Weird scenes from the Little Rock Film Festival — a crib sheet for Friday

June 1, 2012

OK, it’s Friday and the festival continues through Sunday. If you’ve missed something, you may still have a chance to catch it.

I’ve missed a couple of things — but I’m better now. A couple of late nights and non-stop work stuff (yes, I understand how jobs get in the way of festival enjoyment; a bloody meeting ate an hour of my life I’ll never get back yesterday) caught up withy me last night when I came face to face with a director whose film I’d watched and enjoyed. AND I COULDN’T THINK OF A SINGLE THING TO SAY ABOUT IT. I could literally feel the film evaportaing from my mind, all the sweet green icing flowing down. I was really embarassed, though I’m sure he only thinks I didn’t see his movie.

And to make matters worse, the posts I’d thought I’d set to automatically publish yesterday, didn’t. (I’ll get the Home Movies column up soon — I guess I’ll just scrap my Thursday festival picks.)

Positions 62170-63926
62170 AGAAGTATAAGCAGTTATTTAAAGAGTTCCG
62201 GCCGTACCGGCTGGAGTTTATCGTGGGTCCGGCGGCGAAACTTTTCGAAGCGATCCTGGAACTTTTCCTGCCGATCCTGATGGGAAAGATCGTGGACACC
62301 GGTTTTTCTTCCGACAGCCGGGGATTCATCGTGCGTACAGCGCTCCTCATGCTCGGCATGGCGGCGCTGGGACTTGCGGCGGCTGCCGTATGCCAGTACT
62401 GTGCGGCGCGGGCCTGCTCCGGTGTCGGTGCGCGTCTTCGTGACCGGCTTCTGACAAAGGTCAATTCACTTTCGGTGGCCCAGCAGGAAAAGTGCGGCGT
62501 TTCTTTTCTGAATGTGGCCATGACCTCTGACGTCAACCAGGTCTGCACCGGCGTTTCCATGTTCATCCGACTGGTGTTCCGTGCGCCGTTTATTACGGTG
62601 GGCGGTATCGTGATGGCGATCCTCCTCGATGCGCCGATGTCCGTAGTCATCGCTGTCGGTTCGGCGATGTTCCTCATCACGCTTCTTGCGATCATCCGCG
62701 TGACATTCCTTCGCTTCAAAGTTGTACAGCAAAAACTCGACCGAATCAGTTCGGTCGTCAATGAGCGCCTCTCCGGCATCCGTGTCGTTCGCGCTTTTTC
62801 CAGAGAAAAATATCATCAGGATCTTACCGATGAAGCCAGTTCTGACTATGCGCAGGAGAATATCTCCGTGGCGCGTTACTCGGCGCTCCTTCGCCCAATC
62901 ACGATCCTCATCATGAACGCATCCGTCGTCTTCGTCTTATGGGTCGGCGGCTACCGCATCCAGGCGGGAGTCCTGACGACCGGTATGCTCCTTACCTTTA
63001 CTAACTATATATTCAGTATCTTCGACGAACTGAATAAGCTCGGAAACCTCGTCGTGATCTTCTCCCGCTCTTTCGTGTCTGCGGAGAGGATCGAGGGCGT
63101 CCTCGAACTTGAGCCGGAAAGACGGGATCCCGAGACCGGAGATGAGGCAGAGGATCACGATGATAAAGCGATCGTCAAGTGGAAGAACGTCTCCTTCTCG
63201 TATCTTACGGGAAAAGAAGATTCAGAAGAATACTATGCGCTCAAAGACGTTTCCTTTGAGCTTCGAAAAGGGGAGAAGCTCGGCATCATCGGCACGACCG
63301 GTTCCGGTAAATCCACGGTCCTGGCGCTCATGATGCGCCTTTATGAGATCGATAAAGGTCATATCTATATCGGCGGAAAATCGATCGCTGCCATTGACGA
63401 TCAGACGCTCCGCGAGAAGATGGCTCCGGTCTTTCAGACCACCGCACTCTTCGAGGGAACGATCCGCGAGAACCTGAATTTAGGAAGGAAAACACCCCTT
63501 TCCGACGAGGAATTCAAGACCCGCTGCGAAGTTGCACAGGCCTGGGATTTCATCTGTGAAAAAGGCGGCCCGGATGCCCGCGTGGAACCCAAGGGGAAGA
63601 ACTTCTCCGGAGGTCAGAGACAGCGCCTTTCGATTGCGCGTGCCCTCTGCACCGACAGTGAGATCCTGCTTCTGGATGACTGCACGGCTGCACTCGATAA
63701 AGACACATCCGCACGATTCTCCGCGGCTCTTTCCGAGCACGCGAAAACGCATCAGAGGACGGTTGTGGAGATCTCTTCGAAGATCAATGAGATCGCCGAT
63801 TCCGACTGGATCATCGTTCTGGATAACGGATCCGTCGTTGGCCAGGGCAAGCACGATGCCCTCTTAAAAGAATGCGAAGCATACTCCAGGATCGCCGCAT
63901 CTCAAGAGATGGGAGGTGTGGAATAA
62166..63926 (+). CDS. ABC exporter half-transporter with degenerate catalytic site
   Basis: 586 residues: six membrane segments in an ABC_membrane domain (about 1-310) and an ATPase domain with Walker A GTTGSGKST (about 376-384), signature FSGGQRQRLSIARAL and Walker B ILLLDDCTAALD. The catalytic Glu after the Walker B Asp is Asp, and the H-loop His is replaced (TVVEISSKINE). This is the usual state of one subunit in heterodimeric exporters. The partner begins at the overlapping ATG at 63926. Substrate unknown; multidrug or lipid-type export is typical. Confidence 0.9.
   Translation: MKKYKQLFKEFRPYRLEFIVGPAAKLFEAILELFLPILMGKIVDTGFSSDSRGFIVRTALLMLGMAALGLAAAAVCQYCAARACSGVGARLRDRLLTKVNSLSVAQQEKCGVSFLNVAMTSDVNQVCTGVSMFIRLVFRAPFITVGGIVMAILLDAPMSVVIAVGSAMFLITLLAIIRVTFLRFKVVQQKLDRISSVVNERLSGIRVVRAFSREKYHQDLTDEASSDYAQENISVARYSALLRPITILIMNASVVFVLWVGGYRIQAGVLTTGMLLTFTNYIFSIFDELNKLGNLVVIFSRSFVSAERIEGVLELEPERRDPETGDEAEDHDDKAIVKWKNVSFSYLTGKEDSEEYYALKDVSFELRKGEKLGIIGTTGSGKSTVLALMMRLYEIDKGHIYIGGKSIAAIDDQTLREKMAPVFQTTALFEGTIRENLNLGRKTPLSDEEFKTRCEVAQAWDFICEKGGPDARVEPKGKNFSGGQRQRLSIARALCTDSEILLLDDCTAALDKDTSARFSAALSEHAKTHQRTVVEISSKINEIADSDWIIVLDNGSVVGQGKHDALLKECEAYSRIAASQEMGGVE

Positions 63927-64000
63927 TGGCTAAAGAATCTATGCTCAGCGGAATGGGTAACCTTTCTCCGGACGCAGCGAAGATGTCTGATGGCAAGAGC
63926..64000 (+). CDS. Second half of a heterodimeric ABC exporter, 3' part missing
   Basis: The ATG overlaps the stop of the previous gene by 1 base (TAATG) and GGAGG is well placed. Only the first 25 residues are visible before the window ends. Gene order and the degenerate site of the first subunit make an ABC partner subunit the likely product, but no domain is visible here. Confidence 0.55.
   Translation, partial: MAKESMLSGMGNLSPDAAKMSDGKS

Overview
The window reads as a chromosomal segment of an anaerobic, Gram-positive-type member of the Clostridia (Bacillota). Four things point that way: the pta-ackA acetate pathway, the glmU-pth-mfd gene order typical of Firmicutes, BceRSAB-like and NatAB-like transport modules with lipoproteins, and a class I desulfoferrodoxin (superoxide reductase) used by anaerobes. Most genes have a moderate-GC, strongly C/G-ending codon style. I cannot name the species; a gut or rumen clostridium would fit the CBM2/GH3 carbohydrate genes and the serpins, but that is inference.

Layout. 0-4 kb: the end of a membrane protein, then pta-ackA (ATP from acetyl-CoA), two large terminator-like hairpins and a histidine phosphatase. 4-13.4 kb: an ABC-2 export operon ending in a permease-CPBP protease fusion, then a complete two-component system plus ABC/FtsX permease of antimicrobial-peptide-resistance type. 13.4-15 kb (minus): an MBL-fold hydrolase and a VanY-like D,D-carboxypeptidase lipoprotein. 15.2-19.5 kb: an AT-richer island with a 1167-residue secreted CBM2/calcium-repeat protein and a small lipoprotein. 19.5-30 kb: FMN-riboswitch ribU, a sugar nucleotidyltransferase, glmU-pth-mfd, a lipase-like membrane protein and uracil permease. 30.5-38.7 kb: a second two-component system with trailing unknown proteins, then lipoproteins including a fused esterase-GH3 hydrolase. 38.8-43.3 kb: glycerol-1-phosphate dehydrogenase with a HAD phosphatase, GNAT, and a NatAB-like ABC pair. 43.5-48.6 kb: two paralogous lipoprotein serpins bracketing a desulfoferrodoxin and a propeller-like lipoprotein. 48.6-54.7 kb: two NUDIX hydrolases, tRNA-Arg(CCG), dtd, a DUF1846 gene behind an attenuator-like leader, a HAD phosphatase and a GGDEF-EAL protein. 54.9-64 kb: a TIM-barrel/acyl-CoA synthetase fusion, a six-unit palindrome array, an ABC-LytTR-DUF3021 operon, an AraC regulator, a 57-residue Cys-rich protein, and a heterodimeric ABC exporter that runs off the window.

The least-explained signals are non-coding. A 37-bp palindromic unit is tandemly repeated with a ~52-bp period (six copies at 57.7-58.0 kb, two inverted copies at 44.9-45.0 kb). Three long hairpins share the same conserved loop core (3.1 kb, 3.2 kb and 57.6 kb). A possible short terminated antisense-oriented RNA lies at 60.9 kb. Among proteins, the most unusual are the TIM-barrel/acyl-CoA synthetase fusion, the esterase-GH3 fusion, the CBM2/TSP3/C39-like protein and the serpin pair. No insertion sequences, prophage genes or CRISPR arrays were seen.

At 2 p.m., Jim Hemphill’s smart and likeable The Trouble With Truth, starring Lea Thompson and John Shea, will screen.It’s a talky, basically two-person actor’s workshop that unfolds (mostly) in real time, as a couple discuss their failed marriage (and other things) over the course of an evening. It reminded me a bit of the similarly themed (and realized) Blind Date, in which Stanley Tucci and Patricia Clarkson played an estranged married couple that get together for a dinner.Or, as some have suggested, My Dinner With Andre, albeit with a decidely less philosophical bent.

Shea and Thompson are quite good in the low-key film, which plays a lot like a filmed stage production, and while it’sdifficult to imagine it playing to cineplex audiences, it’s a thoughtful, well-realized independent for grown-ups. If you still think of Thompson transcends as the ’80s girl-next-door, this film should open your eyes to her potential as a dramatic actor with serious intent.

Or, at 2:25 p.m., see one of my favorite movies at this year’s festival, Jonathan Kalafer’s uplifting Once in a Lullabye: The PS22 Chorus Story. It’s one of the best docs I’ve seen this year.

As I noted in my OnFilm column in today’s newspaper, Benh Zeitlin’s Beasts of the Southern Wild, the Grand Jury Prize winner at this Sundance Film Festival, today at 4:15 p.m.

At 4:45 p.m., you might check out the doc A Sister’s Call. I could tell you about it but you’d be better served by reading Levi Agee’s conversation with filmmaker Kyle Tekiela here.

More later.


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